One thing is certain, however: As slim as the chance for jaguars to reestablish themselves here may be, a wall would prevent it entirely. “If somehow Trump is able to realize his fantasy of walling off the U.S.-Mexico border, it would be the end of jaguars in the United States,” Serraglio says. “They would never have a chance to recover here.”
A border wall could also be devastating to the survival of northern Mexico’s fragile jaguar population. Habitat fragmentation, development, and hunting threaten the long-term survival of the species both in Sonora and throughout its range, which extends south to northern Argentina. Throughout the Americas, an estimated 30,000 remaining wild jaguars occupy just 46 percent of their historic range.
In fact, those threats in northern Mexico were part of the reasoning behind the FWS’s decision to designate 764,207 acres of critical jaguar habitat in Arizona and New Mexico. Its 2014 rule reads, “Critical habitat in the United States contributes to the jaguar’s persistence and recovery across the species’ entire range. . .therefore, maintaining connectivity to Mexico is essential to the conservation of the jaguar.”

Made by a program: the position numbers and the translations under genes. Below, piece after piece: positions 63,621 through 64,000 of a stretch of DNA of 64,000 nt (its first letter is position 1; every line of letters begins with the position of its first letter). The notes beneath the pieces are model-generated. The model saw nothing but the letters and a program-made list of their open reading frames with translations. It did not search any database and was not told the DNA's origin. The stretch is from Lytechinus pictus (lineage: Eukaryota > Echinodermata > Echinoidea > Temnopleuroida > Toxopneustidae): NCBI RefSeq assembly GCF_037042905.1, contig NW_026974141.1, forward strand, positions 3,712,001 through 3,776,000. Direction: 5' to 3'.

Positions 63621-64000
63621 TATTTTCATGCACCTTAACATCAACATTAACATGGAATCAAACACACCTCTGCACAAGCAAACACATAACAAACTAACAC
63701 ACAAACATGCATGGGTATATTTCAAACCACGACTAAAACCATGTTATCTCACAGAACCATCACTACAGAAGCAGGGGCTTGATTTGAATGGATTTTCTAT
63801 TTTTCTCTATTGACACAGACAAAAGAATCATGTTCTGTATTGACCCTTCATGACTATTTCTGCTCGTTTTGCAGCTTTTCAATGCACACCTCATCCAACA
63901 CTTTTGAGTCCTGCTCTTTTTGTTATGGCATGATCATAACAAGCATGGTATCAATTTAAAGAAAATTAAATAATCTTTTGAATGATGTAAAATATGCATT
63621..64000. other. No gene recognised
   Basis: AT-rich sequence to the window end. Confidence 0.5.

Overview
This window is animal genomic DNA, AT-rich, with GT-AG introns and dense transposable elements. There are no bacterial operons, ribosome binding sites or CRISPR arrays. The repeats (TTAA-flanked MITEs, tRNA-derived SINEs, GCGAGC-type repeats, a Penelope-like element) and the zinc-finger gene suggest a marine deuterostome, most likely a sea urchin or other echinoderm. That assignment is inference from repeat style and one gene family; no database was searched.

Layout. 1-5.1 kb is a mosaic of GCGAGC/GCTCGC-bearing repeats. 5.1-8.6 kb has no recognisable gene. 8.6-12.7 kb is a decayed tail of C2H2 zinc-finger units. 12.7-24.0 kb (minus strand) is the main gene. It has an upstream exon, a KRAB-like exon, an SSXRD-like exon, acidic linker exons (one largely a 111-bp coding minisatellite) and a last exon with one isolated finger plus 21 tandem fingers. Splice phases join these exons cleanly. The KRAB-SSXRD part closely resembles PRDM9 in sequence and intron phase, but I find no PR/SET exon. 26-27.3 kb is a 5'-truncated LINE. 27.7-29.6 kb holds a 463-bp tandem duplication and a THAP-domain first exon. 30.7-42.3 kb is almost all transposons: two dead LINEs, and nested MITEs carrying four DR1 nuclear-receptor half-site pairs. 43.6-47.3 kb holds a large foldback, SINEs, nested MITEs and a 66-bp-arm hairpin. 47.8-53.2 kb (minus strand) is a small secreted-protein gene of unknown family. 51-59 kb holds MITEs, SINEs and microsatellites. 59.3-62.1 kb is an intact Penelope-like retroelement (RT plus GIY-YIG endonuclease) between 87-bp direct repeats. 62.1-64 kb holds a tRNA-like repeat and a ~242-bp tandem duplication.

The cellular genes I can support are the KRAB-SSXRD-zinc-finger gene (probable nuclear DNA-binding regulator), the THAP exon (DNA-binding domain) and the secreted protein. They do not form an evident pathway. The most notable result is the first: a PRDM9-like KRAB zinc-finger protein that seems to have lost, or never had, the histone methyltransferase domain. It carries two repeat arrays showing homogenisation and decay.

Trump’s great divider would hurt many other endangered species that straddle the border, too. The recovery plan for the ocelot, which has been under federal protection since 1982, includes connecting the populations in Texas and Mexico. And after rebounding from the brink of extinction, an estimated 160 Sonoran pronghorns remain in the States, with 240 or so more living in Mexico. They need to get together to make more pronghorns, the speediest land animals in North America. Our two countries have also been working together for years to recover the Mexican gray wolf, the most endangered subspecies of wolf in the world.
Many wildlife populations depend on the ability to roam, whether to find a love connection, to migrate, or to mix genes between isolated populations. Serraglio cited one particular herd of bison that crosses the border nearly every day to go between a preferred pasture on one side and a favorite watering hole on the other. “There are all kinds of reasons why animals need to move around on the landscape in order to be biologically healthy,” Serraglio says. “And all that would be disrupted by the border wall.”
Crosses adorn the Mexican side of the wall dividing Nogales, Arizona, and Nogales, Mexico